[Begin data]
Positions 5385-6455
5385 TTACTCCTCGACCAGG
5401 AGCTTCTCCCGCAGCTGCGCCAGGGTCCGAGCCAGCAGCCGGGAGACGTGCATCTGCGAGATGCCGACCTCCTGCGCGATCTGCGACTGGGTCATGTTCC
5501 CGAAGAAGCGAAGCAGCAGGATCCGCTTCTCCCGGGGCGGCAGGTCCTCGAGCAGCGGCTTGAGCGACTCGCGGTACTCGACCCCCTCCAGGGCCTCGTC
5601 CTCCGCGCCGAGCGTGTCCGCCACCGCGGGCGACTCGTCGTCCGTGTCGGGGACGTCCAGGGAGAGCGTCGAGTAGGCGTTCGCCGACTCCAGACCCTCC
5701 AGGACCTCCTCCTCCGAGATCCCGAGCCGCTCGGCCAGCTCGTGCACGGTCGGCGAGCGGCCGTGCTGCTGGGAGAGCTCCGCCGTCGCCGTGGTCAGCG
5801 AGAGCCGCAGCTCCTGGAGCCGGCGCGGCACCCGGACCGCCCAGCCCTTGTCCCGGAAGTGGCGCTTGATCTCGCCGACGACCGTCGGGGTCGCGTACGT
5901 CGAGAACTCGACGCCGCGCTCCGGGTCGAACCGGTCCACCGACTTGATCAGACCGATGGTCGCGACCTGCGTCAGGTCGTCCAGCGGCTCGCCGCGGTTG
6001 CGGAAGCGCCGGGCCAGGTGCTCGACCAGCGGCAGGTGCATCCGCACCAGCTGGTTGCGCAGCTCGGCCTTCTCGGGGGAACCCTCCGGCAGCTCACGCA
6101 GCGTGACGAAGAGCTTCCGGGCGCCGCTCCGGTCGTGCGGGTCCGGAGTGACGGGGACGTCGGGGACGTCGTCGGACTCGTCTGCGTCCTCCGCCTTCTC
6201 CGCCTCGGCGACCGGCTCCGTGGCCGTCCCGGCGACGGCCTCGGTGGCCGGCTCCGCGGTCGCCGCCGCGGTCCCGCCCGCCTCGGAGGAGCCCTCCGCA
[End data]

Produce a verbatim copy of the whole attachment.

Positions 5385-6455
5385 TTACTCCTCGACCAGG
5401 AGCTTCTCCCGCAGCTGCGCCAGGGTCCGAGCCAGCAGCCGGGAGACGTGCATCTGCGAGATGCCGACCTCCTGCGCGATCTGCGACTGGGTCATGTTCC
5501 CGAAGAAGCGAAGCAGCAGGATCCGCTTCTCCCGGGGCGGCAGGTCCTCGAGCAGCGGCTTGAGCGACTCGCGGTACTCGACCCCCTCCAGGGCCTCGTC
5601 CTCCGCGCCGAGCGTGTCCGCCACCGCGGGCGACTCGTCGTCCGTGTCGGGGACGTCCAGGGAGAGCGTCGAGTAGGCGTTCGCCGACTCCAGACCCTCC
5701 AGGACCTCCTCCTCCGAGATCCCGAGCCGCTCGGCCAGCTCGTGCACGGTCGGCGAGCGGCCGTGCTGCTGGGAGAGCTCCGCCGTCGCCGTGGTCAGCG
5801 AGAGCCGCAGCTCCTGGAGCCGGCGCGGCACCCGGACCGCCCAGCCCTTGTCCCGGAAGTGGCGCTTGATCTCGCCGACGACCGTCGGGGTCGCGTACGT
5901 CGAGAACTCGACGCCGCGCTCCGGGTCGAACCGGTCCACCGACTTGATCAGACCGATGGTCGCGACCTGCGTCAGGTCGTCCAGCGGCTCGCCGCGGTTG
6001 CGGAAGCGCCGGGCCAGGTGCTCGACCAGCGGCAGGTGCATCCGCACCAGCTGGTTGCGCAGCTCGGCCTTCTCGGGGGAACCCTCCGGCAGCTCACGCA
6101 GCGTGACGAAGAGCTTCCGGGCGCCGCTCCGGTCGTGCGGGTCCGGAGTGACGGGGACGTCGGGGACGTCGTCGGACTCGTCTGCGTCCTCCGCCTTCTC
6201 CGCCTCGGCGACCGGCTCCGTGGCCGTCCCGGCGACGGCCTCGGTGGCCGGCTCCGCGGTCGCCGCCGCGGTCCCGCCCGCCTCGGAGGAGCCCTCCGCA